SmartWater stays on cash and provides a chemical link to crimes
In a UK first, a man has been convicted of robbery thanks to forensic evidence from a special dye which carries a unique chemical signature linking him to his crimes.
BBC News looks at the claims being made for SmartWater.
When a cash box from a security van is stolen and opened it triggers a dye-bomb inside the box which covers the thief and his haul.
But when found, it can be hard to tell where it was taken from, or if the money is the product of more than one crime.
SmartWater provides that link. The brainchild of former policemen Phil Cleary and his chemist brother Mike, it is invisible to the naked eye but when put under UV light it glows green.
Smartwater can link thieves to the crime by permanently marking them
It stays on cash and clothes indefinitely and each dye-bomb has a unique chemical fingerprint which can identify it.
This may have been something Ali Lwanga was not aware of.
The 21-year-old's speciality was cash in transit robberies.
He and his gang targeted security guards delivering money to banks and a retail park in east London.
Officers found dye-stained clothing in a wheelie bin near his home. Money was also found under his mattress when his bedroom was searched.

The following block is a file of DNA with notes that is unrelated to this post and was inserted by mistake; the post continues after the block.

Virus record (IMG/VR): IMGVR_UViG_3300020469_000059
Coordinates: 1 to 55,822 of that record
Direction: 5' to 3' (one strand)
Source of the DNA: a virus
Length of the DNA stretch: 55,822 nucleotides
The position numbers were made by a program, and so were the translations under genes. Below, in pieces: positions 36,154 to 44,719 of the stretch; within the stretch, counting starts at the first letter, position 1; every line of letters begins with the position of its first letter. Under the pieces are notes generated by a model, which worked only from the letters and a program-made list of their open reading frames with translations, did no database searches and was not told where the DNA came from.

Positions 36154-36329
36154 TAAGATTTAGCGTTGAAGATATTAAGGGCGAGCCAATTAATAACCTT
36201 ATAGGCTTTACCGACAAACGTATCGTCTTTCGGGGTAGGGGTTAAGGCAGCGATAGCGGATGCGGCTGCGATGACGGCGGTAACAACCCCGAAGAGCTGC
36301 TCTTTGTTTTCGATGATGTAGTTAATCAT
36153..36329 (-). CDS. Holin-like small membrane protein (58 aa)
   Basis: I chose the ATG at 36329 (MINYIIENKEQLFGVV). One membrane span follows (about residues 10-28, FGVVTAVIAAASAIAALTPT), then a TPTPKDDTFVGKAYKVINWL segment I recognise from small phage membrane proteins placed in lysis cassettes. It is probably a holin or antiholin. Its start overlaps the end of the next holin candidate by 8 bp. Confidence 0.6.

Under examination the dye showed the cash was part of a £25,000 haul stolen in a cash-in-transit robbery outside a Barclays bank in January and a similar incident at Opal Money Transfer in the previous December.
Ali Lwanga was convicted due to forensic evidence from SmartWater
Traces found on his clothes and a glove also linked him to another two robberies totalling more than £100,000.
He was convicted of conspiracy to rob at Wood Green Crown Court and now faces a lengthy jail sentence.
Four youths, aged 14, 15, and two aged 16, had previously pleaded guilty to the charge.
Described as "an extremely valuable tool" by police, SmartWater is being used by police more and more to identify burglars and thieves.
Many custody suites are kitted out with UV lights to identify participants in crimes even months after the fact.
Church roofs are sprayed with it to prevent lead from being stolen, as is expensive copper railway cabling.
It is also used as an indelible marker to identify belongings such as cars, computers or TVs.
It has the potential to be used right across different sectors -to mark property, protect assets and deter crime - the sky's the limit
Dave Reynolds, SmartWater
DC Laurie Bays from the Met's Flying Squad said: "We hope this conviction will serve as a warning to other potential criminals.
"We are achieving a 65% detection rate for cash-in-transit robberies, which means there is better than a one in two chance of being caught.
"The introduction of SmartWater can only improve that statistic and ensure criminals are convicted and punished when arrested."
Dave Reynolds from SmartWater said: "We want this to deter people and stop them from committing the crime in the first place, as there is a greater risk of being caught.
"It has the potential to be used right across different sectors -to mark property, protect assets and deter crime - the sky's the limit."
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